The new Valiant Entertainment (or Valiant 2.0, Valiant Reborn or whatever you want to call it) returned to comics last month with the well-reviewed X-O Manowar #1. This past week their rebirth continued with the release of Harbinger #1 by Joshua Dysart, Khari Evans and Ian Hannin. How does it stack up? Here are few opinions from around the web …
Benjamin Bailey, IGN: “In the 90s, Valiant was king, and Harbinger was the title that earned them their crown. It was the book at the heart of the Valiant universe; the book that all the collectors gobbled up and sold for inflated prices. Harbinger was also, in a lot of ways, the book that all the other publishers would steal from for years to come. Now, it’s 2012 and we have a brand new Harbinger #1. If you are new to the Valiant Universe, there is plenty to enjoy in this issue, even if feels like something you have read before.”
Kelly Thompson, Comic Book Resources: “There’s a lot of great character work here, strong dialogue and a lot of plot, but the most exciting thing to me as a fan of superhero books is how Dysart handles Peter Stanchek’s power. Peter is some version of a telepath and unlike so many books out there, this fact is not just swept under the rug. It’s dealt with quite realistically and in good detail so that we can see what a mixed bag the power is. In fact, Stanchek’s first real act in this book is to steal drugs from a pharmacy and then mind wipe the clerk — but he needs the drugs to quiet the incessant inescapable voices in his head, so it’s hard to blame him. So often in comics that bit just gets glazed over — ‘Oh, you have to learn to control it’ — cut instantly to it being controlled. This is far more interesting.”
Chris Delloiacono, The Trades: “Dysart’s script succeeds brilliantly in packing every page but allowing the story to be told with Khari Evans’ art. This is a gritty world with seemingly normal looking people doing ugly things. Evans brings the ugliness of the world out but grounds it in realism that could make you wonder if there are people like Pete and Harada out in the real world. Most of the pages have between five and eight panels on them, which allows Dysart’s heavy story to unfold. Evans is up to the task of telling the story without lots of big panels that usually waste space and give you little money for your dollar. Khari Evans proves that smaller panels don’t have to lead to cramped artwork. Harbinger is a pleasure to look at from the first page to the last.”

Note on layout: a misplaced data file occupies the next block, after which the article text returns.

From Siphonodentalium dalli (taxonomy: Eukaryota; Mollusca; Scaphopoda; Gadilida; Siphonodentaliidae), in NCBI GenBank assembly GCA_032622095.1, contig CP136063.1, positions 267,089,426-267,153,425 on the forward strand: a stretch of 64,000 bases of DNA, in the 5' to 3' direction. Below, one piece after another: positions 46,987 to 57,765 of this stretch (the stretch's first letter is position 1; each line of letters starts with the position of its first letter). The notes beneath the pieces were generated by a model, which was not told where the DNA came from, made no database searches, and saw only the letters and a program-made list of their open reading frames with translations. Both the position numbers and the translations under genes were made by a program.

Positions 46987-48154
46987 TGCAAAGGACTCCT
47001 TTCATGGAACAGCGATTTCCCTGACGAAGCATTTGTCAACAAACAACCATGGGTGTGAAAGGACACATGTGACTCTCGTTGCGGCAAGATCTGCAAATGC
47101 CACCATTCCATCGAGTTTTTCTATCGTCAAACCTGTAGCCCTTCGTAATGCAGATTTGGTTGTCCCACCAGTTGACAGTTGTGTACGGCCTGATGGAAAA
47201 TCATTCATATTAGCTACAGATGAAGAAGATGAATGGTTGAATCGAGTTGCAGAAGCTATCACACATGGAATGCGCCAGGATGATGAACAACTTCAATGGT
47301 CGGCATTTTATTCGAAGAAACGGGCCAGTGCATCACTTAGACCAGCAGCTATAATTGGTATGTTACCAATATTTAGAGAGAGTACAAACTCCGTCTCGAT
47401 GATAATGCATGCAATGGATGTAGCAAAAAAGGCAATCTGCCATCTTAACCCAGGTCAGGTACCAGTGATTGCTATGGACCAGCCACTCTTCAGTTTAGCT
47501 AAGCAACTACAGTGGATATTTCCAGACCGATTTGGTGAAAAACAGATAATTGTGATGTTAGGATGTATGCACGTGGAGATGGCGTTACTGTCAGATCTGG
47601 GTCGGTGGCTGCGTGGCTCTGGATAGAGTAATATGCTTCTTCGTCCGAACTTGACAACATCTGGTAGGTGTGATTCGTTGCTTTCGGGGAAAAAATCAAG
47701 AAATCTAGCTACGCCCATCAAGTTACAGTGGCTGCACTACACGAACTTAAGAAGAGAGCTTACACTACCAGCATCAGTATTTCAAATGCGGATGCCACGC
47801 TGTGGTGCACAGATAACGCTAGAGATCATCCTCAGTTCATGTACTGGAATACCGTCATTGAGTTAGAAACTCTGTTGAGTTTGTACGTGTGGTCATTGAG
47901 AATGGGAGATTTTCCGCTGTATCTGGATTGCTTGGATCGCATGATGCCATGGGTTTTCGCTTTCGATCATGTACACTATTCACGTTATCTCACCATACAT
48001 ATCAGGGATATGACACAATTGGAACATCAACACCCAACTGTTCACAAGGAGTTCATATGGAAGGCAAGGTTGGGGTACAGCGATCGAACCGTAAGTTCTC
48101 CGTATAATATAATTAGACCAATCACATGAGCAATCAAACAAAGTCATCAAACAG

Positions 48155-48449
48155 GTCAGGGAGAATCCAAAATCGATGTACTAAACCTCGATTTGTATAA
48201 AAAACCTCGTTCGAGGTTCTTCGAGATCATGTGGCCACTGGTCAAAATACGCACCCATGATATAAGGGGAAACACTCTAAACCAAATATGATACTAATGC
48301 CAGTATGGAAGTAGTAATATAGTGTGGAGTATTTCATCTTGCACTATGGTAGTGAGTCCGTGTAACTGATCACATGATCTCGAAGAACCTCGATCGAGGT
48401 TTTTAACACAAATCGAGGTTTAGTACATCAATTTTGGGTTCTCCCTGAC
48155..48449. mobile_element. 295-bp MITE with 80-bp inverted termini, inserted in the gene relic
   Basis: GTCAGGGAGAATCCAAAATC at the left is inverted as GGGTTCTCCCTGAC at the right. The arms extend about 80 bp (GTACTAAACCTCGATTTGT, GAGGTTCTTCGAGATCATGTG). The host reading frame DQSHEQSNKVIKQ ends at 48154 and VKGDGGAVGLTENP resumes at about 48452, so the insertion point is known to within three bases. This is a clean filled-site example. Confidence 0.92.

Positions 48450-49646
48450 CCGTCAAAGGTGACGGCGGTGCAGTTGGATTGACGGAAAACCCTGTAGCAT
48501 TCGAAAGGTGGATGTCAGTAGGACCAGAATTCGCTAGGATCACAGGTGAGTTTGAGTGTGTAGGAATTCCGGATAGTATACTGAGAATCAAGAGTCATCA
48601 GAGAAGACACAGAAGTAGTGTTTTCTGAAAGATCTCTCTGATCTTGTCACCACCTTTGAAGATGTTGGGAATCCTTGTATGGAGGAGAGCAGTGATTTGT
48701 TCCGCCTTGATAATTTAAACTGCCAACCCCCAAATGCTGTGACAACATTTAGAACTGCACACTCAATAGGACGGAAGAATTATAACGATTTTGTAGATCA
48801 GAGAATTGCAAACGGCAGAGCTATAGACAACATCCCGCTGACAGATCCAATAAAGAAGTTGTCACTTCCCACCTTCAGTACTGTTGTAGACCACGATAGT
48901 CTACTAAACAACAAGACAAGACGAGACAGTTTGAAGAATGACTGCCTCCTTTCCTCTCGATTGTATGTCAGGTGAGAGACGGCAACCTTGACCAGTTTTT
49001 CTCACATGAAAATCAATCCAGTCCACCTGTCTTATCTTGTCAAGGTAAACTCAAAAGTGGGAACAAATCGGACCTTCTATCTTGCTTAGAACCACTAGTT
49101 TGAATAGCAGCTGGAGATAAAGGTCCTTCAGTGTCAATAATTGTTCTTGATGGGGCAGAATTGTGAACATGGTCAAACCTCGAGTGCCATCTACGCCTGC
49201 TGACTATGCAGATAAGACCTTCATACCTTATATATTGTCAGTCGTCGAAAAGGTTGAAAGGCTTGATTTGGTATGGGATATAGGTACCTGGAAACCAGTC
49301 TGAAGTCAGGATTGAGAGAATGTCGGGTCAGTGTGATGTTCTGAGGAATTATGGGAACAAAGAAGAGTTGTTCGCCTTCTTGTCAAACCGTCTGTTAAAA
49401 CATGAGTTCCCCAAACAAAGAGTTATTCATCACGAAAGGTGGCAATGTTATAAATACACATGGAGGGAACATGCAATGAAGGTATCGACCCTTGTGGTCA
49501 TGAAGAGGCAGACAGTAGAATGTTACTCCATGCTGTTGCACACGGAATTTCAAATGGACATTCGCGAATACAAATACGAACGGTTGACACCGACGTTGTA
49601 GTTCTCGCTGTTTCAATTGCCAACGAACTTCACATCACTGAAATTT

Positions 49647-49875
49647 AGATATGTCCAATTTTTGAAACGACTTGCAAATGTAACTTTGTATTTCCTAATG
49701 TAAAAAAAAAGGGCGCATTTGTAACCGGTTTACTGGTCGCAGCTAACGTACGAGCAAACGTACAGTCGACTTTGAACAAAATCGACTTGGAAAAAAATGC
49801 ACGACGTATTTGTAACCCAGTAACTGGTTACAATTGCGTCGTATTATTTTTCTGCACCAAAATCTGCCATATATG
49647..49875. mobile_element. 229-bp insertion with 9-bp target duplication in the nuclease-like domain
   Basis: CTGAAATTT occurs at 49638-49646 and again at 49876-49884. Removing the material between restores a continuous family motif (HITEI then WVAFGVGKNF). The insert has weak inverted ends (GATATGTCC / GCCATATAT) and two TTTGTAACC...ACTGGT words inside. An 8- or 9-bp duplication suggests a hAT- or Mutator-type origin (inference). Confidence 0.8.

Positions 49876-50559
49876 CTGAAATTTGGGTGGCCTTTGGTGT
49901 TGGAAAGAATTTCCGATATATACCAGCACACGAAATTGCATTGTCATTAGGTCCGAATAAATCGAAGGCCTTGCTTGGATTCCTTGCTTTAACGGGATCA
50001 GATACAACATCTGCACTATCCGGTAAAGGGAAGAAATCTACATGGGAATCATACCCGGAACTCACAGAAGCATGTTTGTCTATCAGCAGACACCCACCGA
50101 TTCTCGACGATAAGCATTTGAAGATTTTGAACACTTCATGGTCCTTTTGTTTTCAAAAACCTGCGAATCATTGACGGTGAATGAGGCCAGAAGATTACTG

Tony Soldo, Only the Valiant: “Also, one big thing that I really appreciate is that none of these books are using narration boxes or text panels to tell the story or show what the character is thinking. This is overused in comics, and it makes the artist less substantial because he/she isn’t allowed to really tell the story. In comics, writing and art need to work in tandem, and these Valiant books are really letting the artists shine without tons of words holding them back. We get so much characterization here just on the art and dialogue alone, it’s very impressive.”
Pierce Lydon, Newsarama: “Khari Evans artwork in this issue is inconsistent but definitely shows potential. Character renderings are the biggest culprit here. Evans’ expressions work go some nuanced and effective to unclear and unfocused in a matter of panels, robbing the characters of any kind of memorable moments. But Evans does an excellent job with a mental projection sequence that recalls some of Travel Foreman’s work on Animal Man. When all is said and done. The art is not all good but it’s not all bad. It’s placed firmly in the center. There isn’t a lot of interesting stuff to draw in this issue but the moment there is, Evans succeeds. I think that’s very telling.”
Jason Serafino, Complex: The universe here is introduced quickly, but there is also plenty of time to digest everything that is going on. Like the recent hit found-footage film Chronicle, Harbinger focuses on real people getting amazing powers, and they’re not always to be trusted with them. There’s an X-Men/Teen Titans vibe going on here that absolutely works in its favor. It’s dark and mysterious, but there is enough humor and genuinely relatable dialogue to make it all feel organic.”
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